Flight Simulator X Lands On Steam December 18th

Microsoft might long ago have abandoned Flight Simulator X when they dismantled its developer shortly after release, but for the past eight years the game has been supported dutifully by its community and third-party developers. That’s continuing next week when Dovetail Games – famed for Train Simulator and its oodles of DLC – are bringing an updated version of the game to Steam. The slight revision will feature “enhanced multiplayer functionality”, along with Windows 8.1 support and a future of (albeit paid-for) updates.

This obviously has consequences for other third-party Flight Sim X developers, though Dovetail say they’ll make “every effort to ensure that as many of them as possible work”.

I long ago abandoned Microsoft’s series for its rival X-Plane, but I’m aware that there’s much I’m missing out on. For that reason, I’m interested in a Steam release with a few extra flaps and rudders because it offers an easy opportunity for me to re-visit it. But as Tim Stone reported when news of this deal was first announced back in July, not everyone is so keen.

Flight Sim X doesn’t just have modders, but a pocket industry of satellite companies who make and sell add-ons to the game. Those additions are essential to making Flight Simulator X the robust experience it is, so it’s similarly essential that the Steam version continue to support them, as A2A Simulation‘s Scott Gentile explained to The Flare Path in the story linked above.

The announcement mentioned add-ons from both Dovetail “and partners”, so I reached out to find out exactly what that meant. Here’s the official statement:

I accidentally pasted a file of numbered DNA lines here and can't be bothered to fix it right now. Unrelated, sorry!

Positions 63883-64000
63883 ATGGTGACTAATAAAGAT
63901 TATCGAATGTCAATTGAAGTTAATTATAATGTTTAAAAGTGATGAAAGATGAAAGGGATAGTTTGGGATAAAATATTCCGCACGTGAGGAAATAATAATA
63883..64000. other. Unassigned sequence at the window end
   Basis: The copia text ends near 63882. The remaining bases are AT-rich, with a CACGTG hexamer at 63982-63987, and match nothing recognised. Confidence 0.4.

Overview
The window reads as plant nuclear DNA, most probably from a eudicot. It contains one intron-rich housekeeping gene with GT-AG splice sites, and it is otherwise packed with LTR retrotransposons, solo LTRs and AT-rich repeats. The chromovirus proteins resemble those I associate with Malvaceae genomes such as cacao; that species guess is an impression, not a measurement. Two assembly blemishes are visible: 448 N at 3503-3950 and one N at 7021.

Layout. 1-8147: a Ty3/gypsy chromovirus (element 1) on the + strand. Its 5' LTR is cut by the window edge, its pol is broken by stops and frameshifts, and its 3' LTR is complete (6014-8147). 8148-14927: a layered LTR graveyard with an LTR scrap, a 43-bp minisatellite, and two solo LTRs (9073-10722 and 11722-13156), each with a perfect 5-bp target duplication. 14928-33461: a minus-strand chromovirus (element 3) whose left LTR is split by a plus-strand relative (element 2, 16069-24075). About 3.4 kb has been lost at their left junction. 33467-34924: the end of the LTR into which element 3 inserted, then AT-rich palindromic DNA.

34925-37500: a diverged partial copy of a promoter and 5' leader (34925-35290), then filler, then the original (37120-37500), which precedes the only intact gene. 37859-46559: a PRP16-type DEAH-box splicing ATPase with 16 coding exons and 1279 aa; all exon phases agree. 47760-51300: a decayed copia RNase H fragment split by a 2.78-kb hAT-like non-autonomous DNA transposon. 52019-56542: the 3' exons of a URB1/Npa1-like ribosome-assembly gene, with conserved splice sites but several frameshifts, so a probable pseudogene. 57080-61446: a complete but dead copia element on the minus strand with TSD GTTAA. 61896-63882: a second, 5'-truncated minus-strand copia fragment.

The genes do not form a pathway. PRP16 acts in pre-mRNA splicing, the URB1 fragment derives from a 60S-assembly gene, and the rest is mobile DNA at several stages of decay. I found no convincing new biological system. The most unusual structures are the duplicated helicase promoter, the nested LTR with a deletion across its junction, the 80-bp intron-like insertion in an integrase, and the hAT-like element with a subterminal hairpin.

There are so many add-ons currently available for FSX that we cannot promise that all of them will work with no issues. FSX: Steam Edition is installed in a different way to the boxed version and occupies a different location so it is possible that some add-ons may not work, but rest assured that we have made every effort to ensure that as many of them as possible work. Where add-ons do not immediately function with FSX: Steam Edition we will try to work with the community, developer or publisher of the add-on to find the solutions as needed. Again, we cannot promise that 100% of all add-ons released over the history of FSX will work with FSX: Steam, but we are committed to trying.

Which doesn’t address all the questions I had about profits and payments, but does make a solid commitment to making sure the Steam edition’s benefits aren’t undone before the game’s left the runway. A2A’s Gentile reached out in light of this story with his current thoughts as to the Steam release:

“I can understand those who are optimistic and those who are not, based on the recent rocky history at Microsoft. One would have to think Dovetail will do a better job managing the community than Microsoft (which for some reason appeared lost at best), but with any new release, you have to get past the honeymoon phase to know the true mettle of a developer / publisher. It’s all in their hands and time will tell probably pretty soon.”

This story has been updated on 13/12/2014.


  1. richtysoe says:

    Dovetail’s Train Simulator has plenty of 3rd party add-ons being sold independently of them and Steam (by Just Trains, for instance)- so while there may be some compatibility issues with existing stuff, DT don’t have, up to now, a history of locking 3rd party devs out.

  2. fish99 says:

    I’m sure FSX has some special code that makes it run less efficiently the faster your PC. I must have upgraded ten times since I bought it, but it still always runs 20-25 fps and looks mostly hideous :p

    • FullMetalMonkey says:

      I feel the same for World of Tanks. Yesterday i upgrade from two EVGA GTX 560Ti 448 Core Classified (Why Nvidia just didn’t name it the GTX565 i don’t know) to two EVGA GTX 980 SC ACX2’s and the performance gains were marginal. Where as i can completely max out Farcry 4 and other much more demanding games and have noticeable FPS increases.

      • Cinek says:

        Only World of Tanks uses single thread and an awful engine that they should have discarded years ago and switch to something more bearable.